Alston identifies four “looks-concepts” in Sellars and the Myth of the Given. Three he borrows from Chisholm: the comparative and non-comparative concepts, and the epistemic concept. To these Alston adds what he terms a doxastic concept. The epistemic concept can be glossed as “x looks in the way that would prima facie justify the perceiver in taking x to have a certain feature,” and the doxastic concept can be glossed as “x looks in the way that would ordinarily dispose the perceiver to take x to have a certain feature.”
I’m not sure there are four concepts here, but I won’t quibble with the metaphysical issues now. What I find interesting about Alston’s distinctions is the way they clarify certain issues in the theory of perception.
For example, Alston addresses the nature of the noncomparative concept, what he terms the phenomenal concept, in terms of the theory of appearing. But nothing about the theory of appearing addresses the doxastic or epistemic concepts directly, and here Alston employs the concept of a ground of belief, interpreted reliabilistically. On the reliabilist understanding, the doxastic concept can be interpreted in a naturalistic fashion, explicable by appeal to the laws of nature (or whatever appropriate basis our theory of explanation will posit) connecting perception and belief. Then reliabilism comes into play when explicating the epistemic concept: the naturalistic connection is adequate epistemically only when it is appropriately reliable (though there are other necessary conditions as well for Alston).
Two things are noteworthy here. First, the account of the phenomenal concept does not imply the account of the epistemic concept. Second, on Alston’s account of the doxastic and epistemic concepts, it really doesn’t matter much which account of the phenomenal concept is given.
It’s the second aspect that I find especially interesting in thinking about Sellars. I think Sellars was committed to the view that the epistemic concept had to be understood in terms of something having conceptual or propositional content, but he confused this claim with the claim that the phenomenal concept itself would have to be given an account in terms of its conceptual or propositional content (in order for appearance states to play a role in the theory of justification). He confused these two claims because he assumed, it appears, that an account of the epistemic concept had to derive from or depend in some way on an account of the phenomenal concept. (The rest is well-known: his account of the phenomenal concept appealed to the noncomparative concept, thereby rendering it conceptual or propositional.)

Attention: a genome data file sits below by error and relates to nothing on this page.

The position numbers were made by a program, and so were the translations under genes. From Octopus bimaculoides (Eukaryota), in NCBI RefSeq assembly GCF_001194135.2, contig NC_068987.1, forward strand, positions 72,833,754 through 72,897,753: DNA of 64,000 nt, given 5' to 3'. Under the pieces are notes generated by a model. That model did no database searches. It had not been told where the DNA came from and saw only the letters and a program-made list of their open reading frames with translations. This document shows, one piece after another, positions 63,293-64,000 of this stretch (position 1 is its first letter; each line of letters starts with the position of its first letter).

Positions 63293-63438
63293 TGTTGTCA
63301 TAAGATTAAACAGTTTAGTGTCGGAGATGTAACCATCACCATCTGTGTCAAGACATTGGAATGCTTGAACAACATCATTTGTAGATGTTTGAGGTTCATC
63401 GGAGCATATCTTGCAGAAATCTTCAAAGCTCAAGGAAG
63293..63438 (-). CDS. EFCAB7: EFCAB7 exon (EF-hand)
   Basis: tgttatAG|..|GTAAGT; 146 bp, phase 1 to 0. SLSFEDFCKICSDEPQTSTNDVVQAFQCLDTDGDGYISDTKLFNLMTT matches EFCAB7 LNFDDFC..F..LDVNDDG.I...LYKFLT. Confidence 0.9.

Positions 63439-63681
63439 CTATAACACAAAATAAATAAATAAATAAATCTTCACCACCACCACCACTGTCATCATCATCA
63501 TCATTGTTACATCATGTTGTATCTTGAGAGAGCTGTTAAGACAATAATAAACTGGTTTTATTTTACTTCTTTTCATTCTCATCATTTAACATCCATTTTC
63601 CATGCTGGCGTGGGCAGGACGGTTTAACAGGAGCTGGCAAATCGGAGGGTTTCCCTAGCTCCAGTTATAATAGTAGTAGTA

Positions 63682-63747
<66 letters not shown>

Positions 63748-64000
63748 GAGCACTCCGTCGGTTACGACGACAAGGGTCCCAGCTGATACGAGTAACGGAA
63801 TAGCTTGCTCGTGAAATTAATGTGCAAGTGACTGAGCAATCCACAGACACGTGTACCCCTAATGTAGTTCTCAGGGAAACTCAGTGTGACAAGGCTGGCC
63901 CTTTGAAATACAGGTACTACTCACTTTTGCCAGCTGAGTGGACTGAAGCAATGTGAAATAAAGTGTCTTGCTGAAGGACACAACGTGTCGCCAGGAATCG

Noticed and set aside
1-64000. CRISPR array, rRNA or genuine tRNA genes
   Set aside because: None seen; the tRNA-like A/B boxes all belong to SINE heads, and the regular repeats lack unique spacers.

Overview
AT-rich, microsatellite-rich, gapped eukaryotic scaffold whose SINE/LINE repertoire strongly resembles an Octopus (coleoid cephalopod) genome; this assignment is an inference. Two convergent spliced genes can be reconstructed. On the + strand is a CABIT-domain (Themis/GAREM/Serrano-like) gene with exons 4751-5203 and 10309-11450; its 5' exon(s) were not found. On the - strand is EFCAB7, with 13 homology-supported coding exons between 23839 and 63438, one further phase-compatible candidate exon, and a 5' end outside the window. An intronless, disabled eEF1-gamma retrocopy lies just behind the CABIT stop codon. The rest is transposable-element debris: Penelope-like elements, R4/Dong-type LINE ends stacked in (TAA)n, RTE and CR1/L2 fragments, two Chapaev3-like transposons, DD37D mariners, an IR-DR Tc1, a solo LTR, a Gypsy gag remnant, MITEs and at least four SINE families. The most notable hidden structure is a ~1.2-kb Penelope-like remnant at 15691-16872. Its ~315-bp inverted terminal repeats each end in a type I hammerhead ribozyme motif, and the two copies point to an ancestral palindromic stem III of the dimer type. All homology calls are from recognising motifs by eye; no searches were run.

What is intriguing here is the category scheme that results from thinking about the connections between Alston’s four concepts. Sellars uses the noncomparative concept as fundamental for the phenomenal concept. He leaves the doxastic and epistemic concepts unexplained, assuming, I expect, a scientific account of the former, and leaving the epistemic concept a mystery. Alston, as already noted, accounts for the doxastic and epistemic concepts in relation to each other, and addresses the phenomenal concept in an unrelated way.
Is the lack of connection here between accounts of the four concepts a problem? It’s hard to say, but if it isn’t, it opens up a nice opportunity for coherentism. In the past, Wayne Riggs, another of our contributors, and I argued that coherentism can appeal to perceptual states or appearance states without abandoning coherentism. Our argument required that perceptual states have content of some sort. Such a requirement assumes that one’s account of the phenomenal concept must fit together in some way with one’s account of the epistemic concept. If Alston’s approach in epistemology can be adequate, that assumption is false. All we would have needed to require is that perceptual states play a role in the account of the epistemic concept to the extent that they have propositional content. That claim is compatible with the claim that a proper account of the phenomenal concept itself will not appeal to any kind of propositional content.